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IN PICTURES: Italy's largest glacier melting at 'incredible' pace

AFP
AFP - [email protected]
IN PICTURES: Italy's largest glacier melting at 'incredible' pace
Members of the Legambiente environmental association journey to the glacier on September 1st, 2023. Photo by Andrea BERNARDI / AFP.

The Adamello glacier is rapidly retreating and could disappear altogether by the end of the century, current projections show. In the process, traces of its history are being uncovered.

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The Adamello glacier, the largest in the Italian Alps, is slowly being destroyed by global warming, with experts giving it less than a century to survive.

"From the end of the 19th century until today, the glacier has lost approximately 2.7 kilometres," said Cristian Ferrari, president of the Glaciological Commission of the Tridentine Alpinists Society.

"In the last five years, we have had average losses of 15 metres per year. But last year alone (2022) we saw the loss of 139 metres in a year."

Scientists say the Adamello glacier has lost almost 2.7 km since the end of the 19th century. Photo by Andrea BERNARDI / AFP.

Every summer for the past four years, Italian environmental association Legambiente has organised a journey across the Alps to illustrate the effects of climate change on glaciers.

Like other Alpine glaciers, the Adamello is suffering from reduced snowfall - down 50 percent last year.

The snow cover is thinner, and longer and hotter summers give it less time to freeze.

Legambiente members hiking down from Presana pass towards the Val Genova with the Adamello glacier in the background on September 1st, 2023.

Legambiente members hiking down from Presana pass towards the Val Genova with the Adamello glacier in the background on September 1st, 2023. Photo by Andrea BERNARDI / AFP.

The glacier is also splitting, proving more surface area exposed to the hot air.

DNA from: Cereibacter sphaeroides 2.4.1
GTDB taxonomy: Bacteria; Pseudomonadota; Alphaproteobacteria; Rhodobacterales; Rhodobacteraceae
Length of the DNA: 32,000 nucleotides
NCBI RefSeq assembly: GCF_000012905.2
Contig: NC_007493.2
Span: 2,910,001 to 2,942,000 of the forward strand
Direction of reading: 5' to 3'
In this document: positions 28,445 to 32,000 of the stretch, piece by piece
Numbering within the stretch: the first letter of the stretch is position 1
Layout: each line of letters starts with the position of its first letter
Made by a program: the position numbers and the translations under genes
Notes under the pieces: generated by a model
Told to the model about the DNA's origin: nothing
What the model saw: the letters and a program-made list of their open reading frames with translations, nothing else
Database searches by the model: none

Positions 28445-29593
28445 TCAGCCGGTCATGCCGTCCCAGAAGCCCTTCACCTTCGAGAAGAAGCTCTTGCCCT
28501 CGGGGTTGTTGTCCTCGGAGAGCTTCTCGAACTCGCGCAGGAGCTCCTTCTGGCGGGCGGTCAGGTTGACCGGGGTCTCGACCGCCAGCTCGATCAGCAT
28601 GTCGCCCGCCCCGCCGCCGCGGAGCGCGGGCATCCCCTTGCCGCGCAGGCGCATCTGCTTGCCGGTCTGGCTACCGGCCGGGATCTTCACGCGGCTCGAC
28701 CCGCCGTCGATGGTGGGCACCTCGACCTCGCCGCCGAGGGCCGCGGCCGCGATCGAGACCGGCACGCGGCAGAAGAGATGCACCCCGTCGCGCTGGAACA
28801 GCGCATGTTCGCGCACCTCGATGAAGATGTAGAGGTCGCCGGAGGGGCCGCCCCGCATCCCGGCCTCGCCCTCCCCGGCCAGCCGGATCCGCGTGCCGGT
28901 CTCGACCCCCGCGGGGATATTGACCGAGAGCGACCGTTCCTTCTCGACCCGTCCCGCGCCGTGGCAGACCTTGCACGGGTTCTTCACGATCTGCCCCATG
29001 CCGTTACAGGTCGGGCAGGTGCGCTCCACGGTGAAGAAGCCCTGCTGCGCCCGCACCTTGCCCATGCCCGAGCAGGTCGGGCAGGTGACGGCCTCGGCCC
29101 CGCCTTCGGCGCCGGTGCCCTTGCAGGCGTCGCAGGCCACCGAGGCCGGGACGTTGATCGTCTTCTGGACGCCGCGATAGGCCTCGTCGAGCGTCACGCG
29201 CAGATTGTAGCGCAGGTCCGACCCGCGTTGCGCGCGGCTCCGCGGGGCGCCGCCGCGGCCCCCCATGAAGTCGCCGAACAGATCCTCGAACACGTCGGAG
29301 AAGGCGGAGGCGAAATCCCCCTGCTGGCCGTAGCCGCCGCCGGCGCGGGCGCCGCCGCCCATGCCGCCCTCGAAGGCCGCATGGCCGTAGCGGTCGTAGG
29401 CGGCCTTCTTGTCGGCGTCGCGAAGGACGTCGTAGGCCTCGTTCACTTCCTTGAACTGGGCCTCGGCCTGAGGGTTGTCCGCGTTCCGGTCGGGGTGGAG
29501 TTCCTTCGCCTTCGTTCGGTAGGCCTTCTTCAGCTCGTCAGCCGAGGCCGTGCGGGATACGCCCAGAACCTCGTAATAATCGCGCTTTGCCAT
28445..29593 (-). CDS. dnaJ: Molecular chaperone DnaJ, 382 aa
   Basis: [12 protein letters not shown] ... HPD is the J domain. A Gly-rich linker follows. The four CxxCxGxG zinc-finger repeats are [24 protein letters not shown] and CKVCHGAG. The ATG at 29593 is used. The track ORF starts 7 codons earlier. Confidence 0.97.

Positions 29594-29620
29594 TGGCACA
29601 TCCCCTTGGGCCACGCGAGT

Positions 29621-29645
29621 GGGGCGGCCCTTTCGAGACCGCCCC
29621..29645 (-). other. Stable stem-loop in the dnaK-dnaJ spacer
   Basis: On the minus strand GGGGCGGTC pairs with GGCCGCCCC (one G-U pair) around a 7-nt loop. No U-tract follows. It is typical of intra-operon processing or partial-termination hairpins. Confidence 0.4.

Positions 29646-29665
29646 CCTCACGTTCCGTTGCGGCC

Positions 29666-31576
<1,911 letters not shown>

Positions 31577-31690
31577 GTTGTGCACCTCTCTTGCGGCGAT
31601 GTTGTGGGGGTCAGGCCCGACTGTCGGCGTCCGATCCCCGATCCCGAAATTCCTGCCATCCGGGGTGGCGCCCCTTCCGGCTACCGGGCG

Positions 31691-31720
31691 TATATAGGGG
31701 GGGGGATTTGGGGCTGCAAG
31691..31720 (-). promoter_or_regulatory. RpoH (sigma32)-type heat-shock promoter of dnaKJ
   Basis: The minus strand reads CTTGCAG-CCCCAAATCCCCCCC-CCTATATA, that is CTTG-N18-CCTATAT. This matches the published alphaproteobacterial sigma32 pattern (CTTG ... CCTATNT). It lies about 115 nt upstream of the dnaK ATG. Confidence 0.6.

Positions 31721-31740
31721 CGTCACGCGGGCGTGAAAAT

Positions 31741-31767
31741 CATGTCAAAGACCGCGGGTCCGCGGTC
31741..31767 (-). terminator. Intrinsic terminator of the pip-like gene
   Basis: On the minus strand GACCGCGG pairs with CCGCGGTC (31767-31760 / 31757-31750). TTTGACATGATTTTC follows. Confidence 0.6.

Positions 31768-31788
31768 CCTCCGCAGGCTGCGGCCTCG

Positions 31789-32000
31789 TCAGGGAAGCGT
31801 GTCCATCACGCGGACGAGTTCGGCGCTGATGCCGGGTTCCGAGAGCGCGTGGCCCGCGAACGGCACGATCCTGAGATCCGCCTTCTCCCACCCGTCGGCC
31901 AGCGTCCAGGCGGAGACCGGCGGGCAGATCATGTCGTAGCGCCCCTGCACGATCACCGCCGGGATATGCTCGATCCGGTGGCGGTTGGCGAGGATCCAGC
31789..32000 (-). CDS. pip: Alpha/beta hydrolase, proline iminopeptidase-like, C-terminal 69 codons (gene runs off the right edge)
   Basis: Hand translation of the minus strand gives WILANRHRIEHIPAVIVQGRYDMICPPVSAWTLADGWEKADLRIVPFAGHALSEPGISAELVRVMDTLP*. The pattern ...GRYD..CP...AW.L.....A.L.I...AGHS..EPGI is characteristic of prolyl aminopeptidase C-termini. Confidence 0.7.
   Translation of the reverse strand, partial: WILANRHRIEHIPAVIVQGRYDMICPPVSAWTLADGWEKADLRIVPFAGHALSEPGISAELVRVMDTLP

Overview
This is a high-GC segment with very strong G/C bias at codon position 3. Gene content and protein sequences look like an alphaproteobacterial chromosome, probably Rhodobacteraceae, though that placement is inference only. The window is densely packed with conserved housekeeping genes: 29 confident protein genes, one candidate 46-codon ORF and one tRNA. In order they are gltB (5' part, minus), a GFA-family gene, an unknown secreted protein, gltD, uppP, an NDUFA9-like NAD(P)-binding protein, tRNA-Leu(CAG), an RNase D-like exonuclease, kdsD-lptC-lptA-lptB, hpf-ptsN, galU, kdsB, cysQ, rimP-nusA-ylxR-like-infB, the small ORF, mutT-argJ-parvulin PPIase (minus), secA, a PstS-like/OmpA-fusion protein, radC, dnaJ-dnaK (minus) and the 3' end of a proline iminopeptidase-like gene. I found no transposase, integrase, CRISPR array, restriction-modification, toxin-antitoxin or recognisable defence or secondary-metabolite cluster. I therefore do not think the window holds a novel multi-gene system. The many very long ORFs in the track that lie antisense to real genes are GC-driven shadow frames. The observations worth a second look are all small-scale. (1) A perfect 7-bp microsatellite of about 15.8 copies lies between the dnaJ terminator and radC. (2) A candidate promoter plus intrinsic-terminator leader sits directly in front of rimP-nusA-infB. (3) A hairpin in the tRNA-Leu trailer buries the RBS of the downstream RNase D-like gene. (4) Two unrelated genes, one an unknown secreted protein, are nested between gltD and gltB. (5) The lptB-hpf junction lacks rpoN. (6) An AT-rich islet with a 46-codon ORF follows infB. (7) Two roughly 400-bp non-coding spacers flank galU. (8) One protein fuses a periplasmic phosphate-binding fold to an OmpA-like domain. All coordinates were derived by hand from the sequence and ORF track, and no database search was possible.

It has also exposed traces of the mountains' history, as the scene of fierce battles between Italian and Austro-Hungarian fighters during World War I.

Today, rifles and shell cases emerge from the melting ice.

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A photograph taken on September 1st, 2023 shows a World War I bullet that re-emerged from the glacier.

A photograph taken on September 1st, 2023 shows a World War I bullet that re-emerged from the glacier. Photo by Andrea BERNARDI / AFP.

"We read the traces of the past, we read the traces of the present and we recognise that the trend is not positive," said Marco Giardino, vice president of the Italian Glaciological Committee and a professor at Turin university.

"Because the blocks that we see fall today will transform that part of the glacier into a glacier covered with debris, and it will destabilise the side of the mountain."

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Legambiente's annual "caravan" through the mountains, involving scientists and environmentalists, has covered several glaciers in the past four years.

READ ALSO: Climate crisis: '90 percent' of Europe's ski resorts face critical snow shortages

The front part of the Vedretta del Madrone on the Adamello glacier on September 1st, 2023.
The front part of the Vedretta del Madrone on the Adamello glacier on September 1st, 2023. Photo by Andrea BERNARDI / AFP.

"Last year we wanted to return to the glaciers we observed two years previously, and the change that we saw was incredible," said its manager for the Alps, Vanda Bonario.

Last year was marked by drought and heat "but we saw situations that I couldn't have imagined".

The Forni glacier in Lombardy, for example, had retreated by more than 100 metres, she said.

A climate change activist Legambiente members hiking with a flag on her shoulders and the Adamello glacier in the background on September 1st, 2023. Photo by Andrea BERNARDI / AFP.

"They (glaciers) truly convey to us to us an incredible impression of how climate change has accelerated, of the intensity of events, that is, everything is moving quickly."

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According to the UN's Intergovernmental Panel on Climate Change (IPCC), temperatures in this part of the Alps will increase between one and three degrees Celsius in 2050 and between three and six degrees by the end of the century.

At this rate, the Adamello glacier could disappear before the end of the century.

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